Finally, it is to be noted that the end edge regions 46 of the panel sections 38 are firmly wedged or looked within the space existing between the edges 42 and 44 of the panel sections 26 and 26 respectively (Fig. 3). The end edges of the panel sections 40 of the liners 34 and 36 are similarly held against inward movement by virtue of their edge contact with the end regions of the panel sections 33 on the opposing liner. The inward bulge of the panel sections 38 affords resistance to inward swinging movement of the panel sections 48 and, in this manner, the liners 34 and 36, once installed in the outer container shell, are firmly locked in their assembled positions.

The invention is not to be considered as limited to the exact arrangement of parts shown in the accompanying drawing or described in this specification as various changes in the details of construction may be resorted to without departing from the spirit of the invention. Only insofar as the invention has particularly been pointed out in the accompanying claims is the same to be limited.

I claim:

1. A packing and shipping container for fruit and other frangible and perishable articles comprising a rectangular box-like structure formed from a single piece of paperboard cut, scored and folded to provide a bottom wall panel, a side wall panel substantially contiguous with and connected to the bottom wall panel along each side thereof and an end wall panel connected to each end of the bottom wall panel and each end of each of the side wall panels, the three end wall panels at each end of the container being lapped one upon another with one of the end wall panels that is connected to a side wall panel at such end disposed at the outside of the container end, each of the other two end wall panels at such end of the container having a vertically extendtical end wall liner section, the side wall liner section having a length slightly greater than the longitudinal dimension from the inner face of the outer end wall panel at one end of the container to the inner face of the inner end wall panel at the other end of the container, the vertical edge region of each side liner section remote from the end liner section being slidably interposed and frictionally held between the contiguous free vertical edges of the end wall panels adjacent thereto and the adjacent inner surface of the adjacent side wall panel, the medial regions of each side wall liner section being sprung inwardly of the container.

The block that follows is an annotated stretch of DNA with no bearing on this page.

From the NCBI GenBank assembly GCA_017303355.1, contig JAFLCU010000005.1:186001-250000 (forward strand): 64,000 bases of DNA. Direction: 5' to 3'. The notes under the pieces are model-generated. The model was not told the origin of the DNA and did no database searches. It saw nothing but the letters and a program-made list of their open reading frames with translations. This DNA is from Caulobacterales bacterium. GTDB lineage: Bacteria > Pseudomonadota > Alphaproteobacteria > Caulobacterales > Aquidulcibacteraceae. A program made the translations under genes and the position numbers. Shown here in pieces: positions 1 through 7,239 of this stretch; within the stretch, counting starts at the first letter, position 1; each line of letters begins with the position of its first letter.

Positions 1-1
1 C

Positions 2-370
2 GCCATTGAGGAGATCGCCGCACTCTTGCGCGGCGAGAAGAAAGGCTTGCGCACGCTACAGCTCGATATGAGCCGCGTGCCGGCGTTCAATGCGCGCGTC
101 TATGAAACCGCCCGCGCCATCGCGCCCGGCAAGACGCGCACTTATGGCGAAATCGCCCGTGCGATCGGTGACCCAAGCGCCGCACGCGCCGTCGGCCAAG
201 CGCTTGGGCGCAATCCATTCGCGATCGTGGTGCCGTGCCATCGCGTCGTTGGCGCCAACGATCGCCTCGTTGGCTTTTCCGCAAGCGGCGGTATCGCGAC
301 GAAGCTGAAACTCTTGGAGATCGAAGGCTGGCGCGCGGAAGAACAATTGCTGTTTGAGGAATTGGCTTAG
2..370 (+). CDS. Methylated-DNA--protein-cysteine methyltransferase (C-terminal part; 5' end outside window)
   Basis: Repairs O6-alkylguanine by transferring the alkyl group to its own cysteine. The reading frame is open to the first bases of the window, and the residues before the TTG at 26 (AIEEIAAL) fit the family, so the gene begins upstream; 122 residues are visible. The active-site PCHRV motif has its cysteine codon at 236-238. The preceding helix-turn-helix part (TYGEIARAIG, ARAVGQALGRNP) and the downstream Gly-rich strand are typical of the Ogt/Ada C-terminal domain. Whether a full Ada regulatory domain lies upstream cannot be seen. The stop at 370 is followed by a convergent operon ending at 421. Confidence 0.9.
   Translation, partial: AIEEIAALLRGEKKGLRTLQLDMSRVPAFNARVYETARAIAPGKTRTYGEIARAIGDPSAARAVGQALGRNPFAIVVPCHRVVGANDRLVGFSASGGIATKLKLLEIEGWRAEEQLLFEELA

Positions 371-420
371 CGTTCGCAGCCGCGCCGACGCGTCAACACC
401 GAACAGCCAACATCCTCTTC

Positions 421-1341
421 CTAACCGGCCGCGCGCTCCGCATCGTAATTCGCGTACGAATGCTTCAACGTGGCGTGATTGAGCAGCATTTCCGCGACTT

2. A packing and shipping container as set forth in claim 1 in which the transverse extent of each end liner section is substantially equal to the transverse extent of the adjacent innermost end panel and in which the free vertical edge of said end liner section is seated in a vertical corner of the structure in edge abutting relation to the inside face of the side liner section of the other liner adjacent to the free end of such section.

3. A packing and shipping container for fruit and other frangible and perishable articles comprising a rectangular box-like structure formed from a single piece of paperboard cut, scored and folded to provide a bottom wall panel, a side wall panel substantially contiguous with and connected to the bottom wall panel along each side edge thereof and an end wall panel connected to each end of the bottom wall panel and each end of each of the side wall panels, the three end wall panels at each end of container being lapped one upon another with one of the end wall panels that is connected to a side wall panel at such'end disposed at the outside of the container end, each of the other two end wall panels at such end of the container having a vertically extending free edge terminating substantially contiguous and adjacent to the other and closely adjacent to the inner surface of the adjacent side wall panel, and a pair of generally L-shaped liners for said box-like container, each liner being composed of a single longitudinal sheet of relatively stiff yet bendable paperboard material folded along a transverse line to provide a vertical side wall liner section and an adjacent vertical end wall liner section, the side wall liner section having a length slightly greater than the longitudinal dimension from the inner face of the outer end Wall panel at one end of the container to the inner face of the inner end wall panel at the other end of the container, the vertical edge region of each side liner section remote from the end liner section slidably interposed between the contiguous free vertical edges of the end wall panel adjacent thereto and the adjacent inner surface of the adjacent side wall panel, the medial regions of each side wall liner section being sprung inwardly of the container the end section of each liner being substantially coextensive with the inner surface of the container end wall.

References Cited in the file of this patent UNITED STATES PATENTS Number Name Date 2,514,295 Scurich July 4, 1950 FOREIGN PATENTS Number Country Date 28,514 Great Britain 1913

Patent Citations
Cited PatentFiling datePublication dateApplicantTitle
US2514295 *Nov 27, 1948Jul 4, 1950Jr Stephen ScurichCushioned packing box
GB191328514A * Title not available
Referenced by
Citing PatentFiling datePublication dateApplicantTitle
US2926830 *Feb 4, 1958Mar 1, 1960Electronic Wave Products IncLiquid-tight carton and liner
US2973127 *Jan 13, 1960Feb 28, 1961Continental Can CoContainer for packaging apples
US3872969 *Nov 9, 1973Mar 25, 1975Goodrich Co B FCollapsible self-storing shipping carton
US6647699Nov 12, 1999Nov 18, 2003O-G Packing Co., Inc.System and method for fruit packing
Classifications
U.S. Classification206/521.1, 229/122.32, 206/594
International ClassificationB65D5/56, B65D5/58
Cooperative ClassificationB65D5/58
European ClassificationB65D5/58